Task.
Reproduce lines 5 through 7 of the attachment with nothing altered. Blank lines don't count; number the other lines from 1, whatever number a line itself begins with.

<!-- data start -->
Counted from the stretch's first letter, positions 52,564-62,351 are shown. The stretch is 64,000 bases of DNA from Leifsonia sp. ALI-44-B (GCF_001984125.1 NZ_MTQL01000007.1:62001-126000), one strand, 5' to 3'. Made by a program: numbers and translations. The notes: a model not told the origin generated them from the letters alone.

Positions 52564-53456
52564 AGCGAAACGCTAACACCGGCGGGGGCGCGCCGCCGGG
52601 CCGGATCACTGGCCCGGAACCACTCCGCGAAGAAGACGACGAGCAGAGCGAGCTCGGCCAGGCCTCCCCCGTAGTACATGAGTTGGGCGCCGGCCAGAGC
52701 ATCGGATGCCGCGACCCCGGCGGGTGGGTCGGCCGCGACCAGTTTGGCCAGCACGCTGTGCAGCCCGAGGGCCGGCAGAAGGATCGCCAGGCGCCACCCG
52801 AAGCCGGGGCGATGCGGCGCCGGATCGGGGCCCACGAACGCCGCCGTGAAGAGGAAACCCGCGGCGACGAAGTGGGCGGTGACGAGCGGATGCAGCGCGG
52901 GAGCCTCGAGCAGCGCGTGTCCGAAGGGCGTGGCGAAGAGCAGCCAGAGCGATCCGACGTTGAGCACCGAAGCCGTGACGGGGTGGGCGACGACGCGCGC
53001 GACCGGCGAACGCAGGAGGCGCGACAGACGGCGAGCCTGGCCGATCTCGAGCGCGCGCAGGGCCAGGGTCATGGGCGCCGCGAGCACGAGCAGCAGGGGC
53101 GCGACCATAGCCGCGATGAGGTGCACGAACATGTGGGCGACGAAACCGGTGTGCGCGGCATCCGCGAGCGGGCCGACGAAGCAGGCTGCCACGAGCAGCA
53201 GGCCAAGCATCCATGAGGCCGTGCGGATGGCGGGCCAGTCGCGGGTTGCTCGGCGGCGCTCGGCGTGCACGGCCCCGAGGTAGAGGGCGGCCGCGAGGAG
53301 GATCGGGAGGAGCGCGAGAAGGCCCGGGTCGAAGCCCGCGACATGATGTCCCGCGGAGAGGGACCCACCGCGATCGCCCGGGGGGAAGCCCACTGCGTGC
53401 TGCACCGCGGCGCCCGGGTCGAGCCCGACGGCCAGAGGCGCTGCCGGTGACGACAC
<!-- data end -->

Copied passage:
52701 ATCGGATGCCGCGACCCCGGCGGGTGGGTCGGCCGCGACCAGTTTGGCCAGCACGCTGTGCAGCCCGAGGGCCGGCAGAAGGATCGCCAGGCGCCACCCG
52801 AAGCCGGGGCGATGCGGCGCCGGATCGGGGCCCACGAACGCCGCCGTGAAGAGGAAACCCGCGGCGACGAAGTGGGCGGTGACGAGCGGATGCAGCGCGG
52901 GAGCCTCGAGCAGCGCGTGTCCGAAGGGCGTGGCGAAGAGCAGCCAGAGCGATCCGACGTTGAGCACCGAAGCCGTGACGGGGTGGGCGACGACGCGCGC